The Side Eye: Nobel Prize Woes, Mugabe's Threads, Contestants Eat Live Crabs and More

The 'Side eye' is the facial response given to people, events, or actions that are silly and ridiculous. Side Eye Stories will summarize instances that we can't be bothered to write a long-form response to, but wanna express our skepticism towards. Without further ado, here are this week's picks:

The 2011 Nobel Prize in Literature was announced today. Three Africans were described by Abdourahman Waberi as having the best chances for a win (but of course we won't know the actual nominations for the next 50 years): Somalian novelist Nuruddin Farah, Kenyan novelist, essayist and activist Ngugi Wa Thiong’o, and Algerian novelist and filmmaker Assia Djebar. We had high hopes, but the Swedish poet, Tomas Tranströmer swooped in from left field and took home the honor. Dang. We were rooting for Ngugi.

Africa's former winners for the Nobel Literature Prize include Naguib Mahfouz, Nadine Gordimer, Wole Soyinka and J.M. Coetzee.

A ton more, after the jump.


What's good for the Kardashian's is good for the Mandela's?

Three of Nelson Mandela’s grown grandchildren announced on Sept. 29 that they plan on starring in a still-in-the-works reality TV series about their lives. The show will feature Swati Dlamini, 32, granddaughter of Winnie Madikizela-Mandela, Swati’s older sister Zaziwe Dlamini-Manaway, 34, and their cousin, Dorothy Adjoa Amua, 27.

Oh, just in case you haven't heard, Tata Madiba (Mandela’s Xhosa clan name) spent 27 years in prison fighting against apartheid and became the first black President of South Africa. Just FYI.

- Written by Okayafrica contributor Makho Ndlovu.


Is this really Robert Mugabe's bedroom? If so, nice threads dude.

These pics and more came from a blog that supposedly sells rich people's homes and mansions. Did you hear that under Zimbabwe's new "indigenization law" companies worth more than $500,000 would be required to sell 51% of their stakes to black Zimbabweans Mugabe and his cronies?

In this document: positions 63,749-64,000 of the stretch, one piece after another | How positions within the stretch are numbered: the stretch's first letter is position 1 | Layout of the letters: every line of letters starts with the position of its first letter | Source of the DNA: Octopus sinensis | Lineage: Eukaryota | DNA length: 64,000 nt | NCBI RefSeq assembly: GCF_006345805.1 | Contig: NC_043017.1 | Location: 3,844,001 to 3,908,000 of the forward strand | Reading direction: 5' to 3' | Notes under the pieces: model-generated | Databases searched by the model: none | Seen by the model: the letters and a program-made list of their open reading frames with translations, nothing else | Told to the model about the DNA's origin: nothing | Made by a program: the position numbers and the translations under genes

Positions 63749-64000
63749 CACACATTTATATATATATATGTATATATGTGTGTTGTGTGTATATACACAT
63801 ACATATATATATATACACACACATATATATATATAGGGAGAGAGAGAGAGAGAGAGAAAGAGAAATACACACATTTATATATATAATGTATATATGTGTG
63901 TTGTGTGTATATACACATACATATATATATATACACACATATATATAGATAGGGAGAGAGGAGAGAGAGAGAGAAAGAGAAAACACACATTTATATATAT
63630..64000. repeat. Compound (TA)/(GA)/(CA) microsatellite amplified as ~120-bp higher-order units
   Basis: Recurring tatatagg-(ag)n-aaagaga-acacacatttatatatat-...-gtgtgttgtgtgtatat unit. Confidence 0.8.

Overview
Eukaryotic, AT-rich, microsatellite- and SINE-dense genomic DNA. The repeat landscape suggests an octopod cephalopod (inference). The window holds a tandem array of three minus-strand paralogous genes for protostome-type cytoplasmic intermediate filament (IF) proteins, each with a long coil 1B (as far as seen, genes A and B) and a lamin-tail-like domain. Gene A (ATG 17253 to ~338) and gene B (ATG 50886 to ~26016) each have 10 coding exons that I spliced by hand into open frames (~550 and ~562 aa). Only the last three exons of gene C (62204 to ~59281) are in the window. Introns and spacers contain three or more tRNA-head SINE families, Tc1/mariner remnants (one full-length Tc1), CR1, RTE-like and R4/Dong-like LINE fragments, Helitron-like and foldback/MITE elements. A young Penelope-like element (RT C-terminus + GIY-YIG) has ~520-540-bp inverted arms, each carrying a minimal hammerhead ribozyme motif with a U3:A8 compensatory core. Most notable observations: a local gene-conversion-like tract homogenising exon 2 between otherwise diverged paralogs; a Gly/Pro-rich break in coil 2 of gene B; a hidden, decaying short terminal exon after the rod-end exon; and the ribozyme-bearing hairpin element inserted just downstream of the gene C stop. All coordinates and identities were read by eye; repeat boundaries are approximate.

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These are women participating in a Miss West Africa competition. The contest's purpose it to "create role models, future world leaders, and goodwill ambassadors"... by challenging contestants eat a live crab.

Check the girl at the 3 minute mark. She's so compelled by her desire to become a president someday that she's actually gonna go for it - noble intentions indeed. (Big thanks to Sean Jacobs at Africa is a Country for sharing this).


If you have side eye suggestions from around the internets, forward them to Swank at




Still from 'Road to Yesterday'

Kayode Kasum’s Quarantine Watchlist

From 'Wives on Strike' to 'Goodwill Hunting' here's what the Nigerian filmmaker is watching while stuck at home in Lagos.

Kayode Kasum, like most filmmakers, has been stagnated by the coronavirus pandemic. The director behind the blockbuster Sugar Rush and the critically acclaimed Oga Bolaji was working on the post-production of his upcoming movies, The Fate of Alakada: Party Planner and Kambili—a collaboration between FilmOne Entertainment and Chinese Huahua Media— when the Nigerian government announced the lockdown order.

While post-production on Alakada has concluded, the stay-at-home orders have delayed work on Kambili. "Since the team cannot meet at a single point, we are moving hard drives left and right," he says to me over the phone from his home in Lagos. "It is a challenge, but the beautiful thing about a challenge is, when you make it work, it is fulfilling."

Still from 'Kambili'

Kasum has turned to books and films for an escape from the unpleasant realities of the pandemic. "I have been reading Elnathan's books: Born on a Tuesday and Becoming Nigeria," he tells me. "I have also been reading film directing books, Directing Actors by Judith Weston." However, Kasum longs for the movies. "I miss going to the cinemas; I miss that experience," he says. "There are times during this pandemic that I'm like 'na wa o, I wish I can go to the cinema.'"

Below are five films he recommends you watch during this pandemic.

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